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Prevention/Epidemiology

New Jersey: Senate OKs Bill to Let Pharmacies Sell Syringes

February 23, 2011

By a 28-12 vote, the New Jersey Senate on Thursday approved a measure that would allow pharmacies to sell up to 10 syringes without a prescription. Adults with a prescription could purchase more than 10 syringes. The bill, S 958, now heads to the Assembly for consideration.

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Public health and drug reform advocates say such legislation can help slow the spread of HIV. According to Roseanne Scotti, director of the Drug Policy Alliance of New Jersey, at least 40 percent of the 74,000 HIV/AIDS cases reported in the state are linked to injection drug use. "This legislation will cost the state nothing and will save lives and taxpayer dollars," said Scotti.

"New Jersey is one of only two states in the entire nation where the sale of clean needles and sterile syringes is restricted under law," said S 958's co-sponsor, Sen. Loretta Weinberg (D-Bergen). "We have to look at this issue with an open mind, absent moral judgment, and recognize that what drug addicts need most in New Jersey is access to clean, safe needles and treatment to help beat their addiction."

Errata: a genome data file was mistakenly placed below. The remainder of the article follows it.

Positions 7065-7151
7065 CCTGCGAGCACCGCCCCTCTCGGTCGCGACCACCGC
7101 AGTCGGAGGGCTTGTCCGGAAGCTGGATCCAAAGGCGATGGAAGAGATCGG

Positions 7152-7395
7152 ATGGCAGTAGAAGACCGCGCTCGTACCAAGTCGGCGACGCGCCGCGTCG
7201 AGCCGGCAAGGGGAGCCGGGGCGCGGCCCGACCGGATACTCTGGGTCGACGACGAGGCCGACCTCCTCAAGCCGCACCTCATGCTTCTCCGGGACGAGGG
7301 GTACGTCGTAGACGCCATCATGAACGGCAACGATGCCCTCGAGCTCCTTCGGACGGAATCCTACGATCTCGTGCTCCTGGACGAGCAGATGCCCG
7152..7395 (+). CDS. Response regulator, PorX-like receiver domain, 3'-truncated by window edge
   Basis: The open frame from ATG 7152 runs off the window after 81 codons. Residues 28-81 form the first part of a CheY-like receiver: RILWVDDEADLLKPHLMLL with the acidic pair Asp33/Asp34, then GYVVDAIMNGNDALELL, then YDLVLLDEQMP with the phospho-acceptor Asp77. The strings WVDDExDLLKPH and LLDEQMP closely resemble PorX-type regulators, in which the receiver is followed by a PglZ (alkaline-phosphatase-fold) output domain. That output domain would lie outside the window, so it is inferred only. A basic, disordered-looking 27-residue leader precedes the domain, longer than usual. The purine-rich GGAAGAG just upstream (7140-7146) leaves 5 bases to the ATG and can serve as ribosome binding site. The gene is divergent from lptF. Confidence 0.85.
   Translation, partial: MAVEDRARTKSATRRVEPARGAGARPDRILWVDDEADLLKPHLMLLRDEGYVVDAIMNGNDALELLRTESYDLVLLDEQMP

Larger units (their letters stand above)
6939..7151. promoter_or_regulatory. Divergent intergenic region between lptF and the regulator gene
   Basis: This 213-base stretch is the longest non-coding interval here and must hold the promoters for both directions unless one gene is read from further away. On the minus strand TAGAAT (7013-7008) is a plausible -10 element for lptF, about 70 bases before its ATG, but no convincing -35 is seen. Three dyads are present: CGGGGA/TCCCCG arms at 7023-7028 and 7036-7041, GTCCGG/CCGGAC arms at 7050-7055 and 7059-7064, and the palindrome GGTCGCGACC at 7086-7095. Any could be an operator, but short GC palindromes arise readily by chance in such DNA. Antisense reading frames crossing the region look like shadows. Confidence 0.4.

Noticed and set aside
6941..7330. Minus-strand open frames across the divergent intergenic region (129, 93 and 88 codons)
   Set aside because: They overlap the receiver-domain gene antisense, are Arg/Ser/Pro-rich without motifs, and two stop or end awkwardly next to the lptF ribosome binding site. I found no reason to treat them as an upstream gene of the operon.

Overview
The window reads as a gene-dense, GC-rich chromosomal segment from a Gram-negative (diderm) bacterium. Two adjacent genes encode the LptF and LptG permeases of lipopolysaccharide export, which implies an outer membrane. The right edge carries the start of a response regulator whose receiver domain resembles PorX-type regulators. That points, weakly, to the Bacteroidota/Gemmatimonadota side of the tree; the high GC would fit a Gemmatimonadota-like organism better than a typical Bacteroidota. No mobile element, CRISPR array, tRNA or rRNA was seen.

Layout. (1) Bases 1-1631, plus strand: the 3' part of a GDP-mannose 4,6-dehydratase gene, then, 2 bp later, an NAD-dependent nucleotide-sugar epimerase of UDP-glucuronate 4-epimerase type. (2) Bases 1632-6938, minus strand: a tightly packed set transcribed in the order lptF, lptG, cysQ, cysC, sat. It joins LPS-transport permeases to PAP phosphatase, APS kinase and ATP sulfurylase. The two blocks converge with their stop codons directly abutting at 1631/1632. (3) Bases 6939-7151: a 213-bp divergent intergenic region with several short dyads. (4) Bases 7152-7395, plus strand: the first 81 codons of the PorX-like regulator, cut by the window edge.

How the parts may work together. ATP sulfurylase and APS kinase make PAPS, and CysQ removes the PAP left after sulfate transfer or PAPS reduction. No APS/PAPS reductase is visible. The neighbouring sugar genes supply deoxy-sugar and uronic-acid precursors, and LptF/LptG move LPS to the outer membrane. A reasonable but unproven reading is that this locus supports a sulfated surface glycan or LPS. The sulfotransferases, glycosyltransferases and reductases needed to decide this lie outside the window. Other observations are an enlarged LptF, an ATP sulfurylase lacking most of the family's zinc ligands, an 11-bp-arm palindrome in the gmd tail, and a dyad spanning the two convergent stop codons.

Under the measure, pharmacies must supply syringe purchasers with English- and Spanish-language information on proper disposal of used needles as well as contact information for addiction treatment services.

Back to other news for February 2011

Adapted from:
Star-Ledger (Newark)
02.18.2011; Susan K. Livio




This article was provided by CDC National Prevention Information Network. It is a part of the publication CDC HIV/Hepatitis/STD/TB Prevention News Update.
 

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